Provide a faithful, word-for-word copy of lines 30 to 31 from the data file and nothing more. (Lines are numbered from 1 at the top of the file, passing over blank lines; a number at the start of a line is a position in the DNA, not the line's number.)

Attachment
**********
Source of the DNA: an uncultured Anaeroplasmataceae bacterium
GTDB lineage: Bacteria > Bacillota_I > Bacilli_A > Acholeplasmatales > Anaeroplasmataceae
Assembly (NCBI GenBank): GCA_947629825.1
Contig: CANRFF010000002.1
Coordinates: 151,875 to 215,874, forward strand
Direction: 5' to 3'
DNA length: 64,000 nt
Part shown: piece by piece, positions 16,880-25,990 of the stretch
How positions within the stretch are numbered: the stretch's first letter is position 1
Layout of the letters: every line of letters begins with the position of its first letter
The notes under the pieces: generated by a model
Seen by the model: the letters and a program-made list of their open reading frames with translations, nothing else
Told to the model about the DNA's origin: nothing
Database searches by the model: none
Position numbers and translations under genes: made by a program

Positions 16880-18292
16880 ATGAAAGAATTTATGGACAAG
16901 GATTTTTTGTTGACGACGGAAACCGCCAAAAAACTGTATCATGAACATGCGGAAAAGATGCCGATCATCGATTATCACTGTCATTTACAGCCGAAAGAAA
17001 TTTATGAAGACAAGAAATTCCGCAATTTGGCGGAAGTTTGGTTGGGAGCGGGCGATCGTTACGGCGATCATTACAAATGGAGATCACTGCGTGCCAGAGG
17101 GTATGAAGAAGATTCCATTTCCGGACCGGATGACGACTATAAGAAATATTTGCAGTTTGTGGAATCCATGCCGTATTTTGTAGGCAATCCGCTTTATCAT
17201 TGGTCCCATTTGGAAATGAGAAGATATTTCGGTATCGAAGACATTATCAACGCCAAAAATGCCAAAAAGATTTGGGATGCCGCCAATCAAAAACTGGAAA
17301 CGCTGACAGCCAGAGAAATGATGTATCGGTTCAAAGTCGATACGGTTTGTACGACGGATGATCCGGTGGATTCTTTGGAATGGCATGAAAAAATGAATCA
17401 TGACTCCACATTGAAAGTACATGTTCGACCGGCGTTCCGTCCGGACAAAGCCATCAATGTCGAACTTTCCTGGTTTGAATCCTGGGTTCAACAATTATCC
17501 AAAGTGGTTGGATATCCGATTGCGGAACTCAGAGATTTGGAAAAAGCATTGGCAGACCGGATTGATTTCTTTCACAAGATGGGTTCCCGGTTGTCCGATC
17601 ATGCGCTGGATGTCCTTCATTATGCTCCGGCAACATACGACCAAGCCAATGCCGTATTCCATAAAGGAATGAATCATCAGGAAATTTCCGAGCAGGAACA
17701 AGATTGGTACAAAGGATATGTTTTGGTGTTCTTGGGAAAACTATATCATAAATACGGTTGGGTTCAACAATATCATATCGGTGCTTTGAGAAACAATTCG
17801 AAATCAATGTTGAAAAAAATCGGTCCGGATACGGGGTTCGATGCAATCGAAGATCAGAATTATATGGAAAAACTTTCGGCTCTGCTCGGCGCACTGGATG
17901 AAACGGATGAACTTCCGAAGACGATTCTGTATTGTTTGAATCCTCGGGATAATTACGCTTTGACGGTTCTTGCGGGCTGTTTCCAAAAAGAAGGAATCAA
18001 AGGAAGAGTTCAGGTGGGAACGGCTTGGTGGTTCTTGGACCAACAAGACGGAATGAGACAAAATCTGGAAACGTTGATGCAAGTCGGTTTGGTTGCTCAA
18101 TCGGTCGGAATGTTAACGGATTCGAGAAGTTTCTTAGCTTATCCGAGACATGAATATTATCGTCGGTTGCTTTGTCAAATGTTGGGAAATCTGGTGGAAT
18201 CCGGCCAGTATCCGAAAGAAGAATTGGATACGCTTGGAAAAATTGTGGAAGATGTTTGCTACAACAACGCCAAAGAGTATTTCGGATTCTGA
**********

18101 TCGGTCGGAATGTTAACGGATTCGAGAAGTTTCTTAGCTTATCCGAGACATGAATATTATCGTCGGTTGCTTTGTCAAATGTTGGGAAATCTGGTGGAAT
18201 CCGGCCAGTATCCGAAAGAAGAATTGGATACGCTTGGAAAAATTGTGGAAGATGTTTGCTACAACAACGCCAAAGAGTATTTCGGATTCTGA